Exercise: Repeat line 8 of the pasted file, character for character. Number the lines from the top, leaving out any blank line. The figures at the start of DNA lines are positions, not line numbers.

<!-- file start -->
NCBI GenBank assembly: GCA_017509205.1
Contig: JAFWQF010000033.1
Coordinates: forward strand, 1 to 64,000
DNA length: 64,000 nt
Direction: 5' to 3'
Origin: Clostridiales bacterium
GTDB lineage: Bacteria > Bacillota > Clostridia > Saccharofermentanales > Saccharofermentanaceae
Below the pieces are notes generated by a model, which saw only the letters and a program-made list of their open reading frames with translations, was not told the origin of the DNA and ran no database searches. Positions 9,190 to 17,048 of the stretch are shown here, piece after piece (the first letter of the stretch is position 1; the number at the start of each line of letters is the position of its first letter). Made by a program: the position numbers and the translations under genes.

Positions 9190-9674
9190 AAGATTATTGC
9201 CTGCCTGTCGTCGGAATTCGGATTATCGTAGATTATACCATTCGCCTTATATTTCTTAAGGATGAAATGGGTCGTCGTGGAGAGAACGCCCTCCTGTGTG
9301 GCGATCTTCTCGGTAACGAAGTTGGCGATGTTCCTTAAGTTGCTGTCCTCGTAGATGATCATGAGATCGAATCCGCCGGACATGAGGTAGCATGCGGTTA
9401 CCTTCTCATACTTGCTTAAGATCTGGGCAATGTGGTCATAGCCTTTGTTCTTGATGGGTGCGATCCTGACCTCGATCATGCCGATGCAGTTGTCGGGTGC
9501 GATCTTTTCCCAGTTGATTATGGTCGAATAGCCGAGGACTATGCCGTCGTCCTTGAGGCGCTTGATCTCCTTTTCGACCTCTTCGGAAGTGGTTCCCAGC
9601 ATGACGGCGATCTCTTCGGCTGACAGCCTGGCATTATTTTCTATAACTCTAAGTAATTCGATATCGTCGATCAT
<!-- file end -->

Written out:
Below the pieces are notes generated by a model, which saw only the letters and a program-made list of their open reading frames with translations, was not told the origin of the DNA and ran no database searches. Positions 9,190 to 17,048 of the stretch are shown here, piece after piece (the first letter of the stretch is position 1; the number at the start of each line of letters is the position of its first letter). Made by a program: the position numbers and the translations under genes.